U.K. Recovery Must Not Breed New Gordon Gekkos, Johnson SaysKitty Donaldson
Mayor of London Boris Johnson said the U.K.’s economic recovery should not breed a new generation of “Gordon Gekkos” epitomizing the spirit of 1980s greed, as he called for a U.S.-style approach to charitable giving.
“I hope that this time the Gordon Gekkos of London are conspicuous not just for their greed –- valid motivator though greed may be for economic progress –- as for what they give and do for the rest of the population, many of whom have experienced real falls in their incomes over the last five years,” Johnson said in a speech in London yesterday, referring to the 1987 movie Wall Street.
“If there is to be a boom in the 20-teens, I hope it is one that is marked by a genuine sense of community and acts of prodigious philanthropy, and I wish the snob value and prestige that the Americans attach to the act of giving would somehow manifest itself here,” Johnson said.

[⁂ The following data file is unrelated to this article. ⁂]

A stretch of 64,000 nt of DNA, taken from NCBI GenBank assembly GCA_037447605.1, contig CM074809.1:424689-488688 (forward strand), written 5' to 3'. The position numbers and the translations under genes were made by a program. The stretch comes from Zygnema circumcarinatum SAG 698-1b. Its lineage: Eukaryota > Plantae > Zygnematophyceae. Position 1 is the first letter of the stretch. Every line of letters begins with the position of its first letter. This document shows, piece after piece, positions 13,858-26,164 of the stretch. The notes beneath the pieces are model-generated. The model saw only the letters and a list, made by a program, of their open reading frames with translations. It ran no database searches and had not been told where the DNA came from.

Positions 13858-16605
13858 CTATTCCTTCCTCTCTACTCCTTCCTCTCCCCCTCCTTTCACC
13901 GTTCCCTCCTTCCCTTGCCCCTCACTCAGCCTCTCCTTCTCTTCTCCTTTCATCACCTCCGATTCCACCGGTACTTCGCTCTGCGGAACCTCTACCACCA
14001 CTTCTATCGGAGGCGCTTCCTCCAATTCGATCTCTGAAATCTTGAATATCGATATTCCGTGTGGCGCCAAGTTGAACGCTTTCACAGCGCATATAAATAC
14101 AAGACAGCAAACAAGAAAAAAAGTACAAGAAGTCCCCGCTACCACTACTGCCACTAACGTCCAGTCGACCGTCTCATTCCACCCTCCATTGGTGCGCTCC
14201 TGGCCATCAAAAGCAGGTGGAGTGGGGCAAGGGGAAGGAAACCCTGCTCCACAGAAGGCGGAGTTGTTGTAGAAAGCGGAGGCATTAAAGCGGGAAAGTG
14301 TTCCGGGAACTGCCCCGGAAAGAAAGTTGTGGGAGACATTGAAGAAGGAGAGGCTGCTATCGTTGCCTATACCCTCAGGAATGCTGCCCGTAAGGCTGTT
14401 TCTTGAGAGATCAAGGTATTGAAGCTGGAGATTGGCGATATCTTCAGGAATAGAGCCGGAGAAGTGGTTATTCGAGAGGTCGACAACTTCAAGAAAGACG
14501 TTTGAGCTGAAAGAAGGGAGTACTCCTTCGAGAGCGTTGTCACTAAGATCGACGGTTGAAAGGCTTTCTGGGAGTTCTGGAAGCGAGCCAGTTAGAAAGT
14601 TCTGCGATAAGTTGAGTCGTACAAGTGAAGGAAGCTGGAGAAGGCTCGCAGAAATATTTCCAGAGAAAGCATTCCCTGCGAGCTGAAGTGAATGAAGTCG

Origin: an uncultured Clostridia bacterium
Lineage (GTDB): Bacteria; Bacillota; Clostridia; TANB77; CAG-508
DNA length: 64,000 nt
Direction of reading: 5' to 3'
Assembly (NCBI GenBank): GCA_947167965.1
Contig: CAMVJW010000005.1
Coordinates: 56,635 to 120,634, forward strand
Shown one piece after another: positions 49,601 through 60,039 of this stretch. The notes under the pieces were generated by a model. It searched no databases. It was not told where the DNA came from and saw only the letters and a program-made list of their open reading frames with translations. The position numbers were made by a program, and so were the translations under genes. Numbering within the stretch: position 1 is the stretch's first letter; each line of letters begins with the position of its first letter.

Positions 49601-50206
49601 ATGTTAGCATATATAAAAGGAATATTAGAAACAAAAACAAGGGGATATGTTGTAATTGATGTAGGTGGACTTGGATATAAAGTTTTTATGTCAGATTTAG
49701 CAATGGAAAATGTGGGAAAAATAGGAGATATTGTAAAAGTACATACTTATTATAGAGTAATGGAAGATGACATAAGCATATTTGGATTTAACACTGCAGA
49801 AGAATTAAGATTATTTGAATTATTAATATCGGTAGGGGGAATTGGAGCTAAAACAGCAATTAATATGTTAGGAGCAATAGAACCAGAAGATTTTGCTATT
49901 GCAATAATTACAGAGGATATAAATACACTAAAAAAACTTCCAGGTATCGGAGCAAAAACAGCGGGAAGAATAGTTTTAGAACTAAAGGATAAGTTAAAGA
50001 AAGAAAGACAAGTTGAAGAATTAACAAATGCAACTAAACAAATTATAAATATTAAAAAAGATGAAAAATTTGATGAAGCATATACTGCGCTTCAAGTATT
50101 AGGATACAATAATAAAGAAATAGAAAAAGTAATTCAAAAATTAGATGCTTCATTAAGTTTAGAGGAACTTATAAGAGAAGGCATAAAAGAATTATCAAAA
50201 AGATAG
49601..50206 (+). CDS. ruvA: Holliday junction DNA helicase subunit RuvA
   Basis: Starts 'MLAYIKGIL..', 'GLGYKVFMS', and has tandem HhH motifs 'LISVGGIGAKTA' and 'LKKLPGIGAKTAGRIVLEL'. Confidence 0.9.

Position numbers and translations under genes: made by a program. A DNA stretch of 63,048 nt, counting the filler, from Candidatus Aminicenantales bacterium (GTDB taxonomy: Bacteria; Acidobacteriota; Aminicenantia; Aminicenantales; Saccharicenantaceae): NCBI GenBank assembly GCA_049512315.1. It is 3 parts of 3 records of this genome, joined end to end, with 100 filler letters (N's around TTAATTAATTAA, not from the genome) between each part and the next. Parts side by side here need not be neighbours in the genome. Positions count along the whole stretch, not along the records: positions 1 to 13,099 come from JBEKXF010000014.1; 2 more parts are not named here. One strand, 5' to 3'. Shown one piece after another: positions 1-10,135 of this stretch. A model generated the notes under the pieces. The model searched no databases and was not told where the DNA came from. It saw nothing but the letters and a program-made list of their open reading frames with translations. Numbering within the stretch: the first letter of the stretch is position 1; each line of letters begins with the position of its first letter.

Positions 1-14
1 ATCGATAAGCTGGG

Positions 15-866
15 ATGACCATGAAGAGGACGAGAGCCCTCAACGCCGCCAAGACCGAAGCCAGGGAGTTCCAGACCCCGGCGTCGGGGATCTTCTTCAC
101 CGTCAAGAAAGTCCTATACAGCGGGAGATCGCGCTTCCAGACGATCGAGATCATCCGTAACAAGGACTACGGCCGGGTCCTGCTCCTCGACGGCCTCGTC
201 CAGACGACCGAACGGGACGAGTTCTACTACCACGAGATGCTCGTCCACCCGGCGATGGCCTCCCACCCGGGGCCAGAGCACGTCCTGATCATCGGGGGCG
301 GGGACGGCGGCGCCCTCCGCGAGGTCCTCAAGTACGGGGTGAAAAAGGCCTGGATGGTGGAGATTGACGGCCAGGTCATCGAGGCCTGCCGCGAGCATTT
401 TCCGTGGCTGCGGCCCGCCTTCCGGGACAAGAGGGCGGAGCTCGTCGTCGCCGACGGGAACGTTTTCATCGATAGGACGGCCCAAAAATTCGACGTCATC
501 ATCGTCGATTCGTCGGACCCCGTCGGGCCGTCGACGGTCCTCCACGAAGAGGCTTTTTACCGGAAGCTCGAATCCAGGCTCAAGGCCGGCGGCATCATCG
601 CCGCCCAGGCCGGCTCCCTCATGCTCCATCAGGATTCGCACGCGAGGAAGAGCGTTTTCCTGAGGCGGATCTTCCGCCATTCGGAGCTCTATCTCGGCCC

Johnson, who has repeatedly defended the wealth-creation capacity of London’s financial district, said the capital’s economy could grow by 4 percent next year. That compares with the 2.4 percent expansion the Organization for Economic Cooperation and Development predicts for the country as a whole.
In the speech honoring the work of former Conservative Prime Minister Margaret Thatcher, Johnson called for measures to promote social mobility of the poorest. Some, he suggested, may not have the ability regardless of the possibilities.
“No one can ignore the harshness of that competition, or the inequality that it inevitably accentuates,” he said. “And I am afraid that violent economic centrifuge is operating on human beings who are already very far from equal in raw ability, if not spiritual worth.”
Johnson used the speech to criticize Tory Prime Minister David Cameron’s planned north-south rail link, or HS2, saying Thatcher “would understand the capacity argument for HS2, though she might get it cheaper and get a bigger contribution from business.”
He also said Thatcher would have had the “cojones” to build a hub airport for the U.K., a decision Cameron has deferred until after the election in 2015.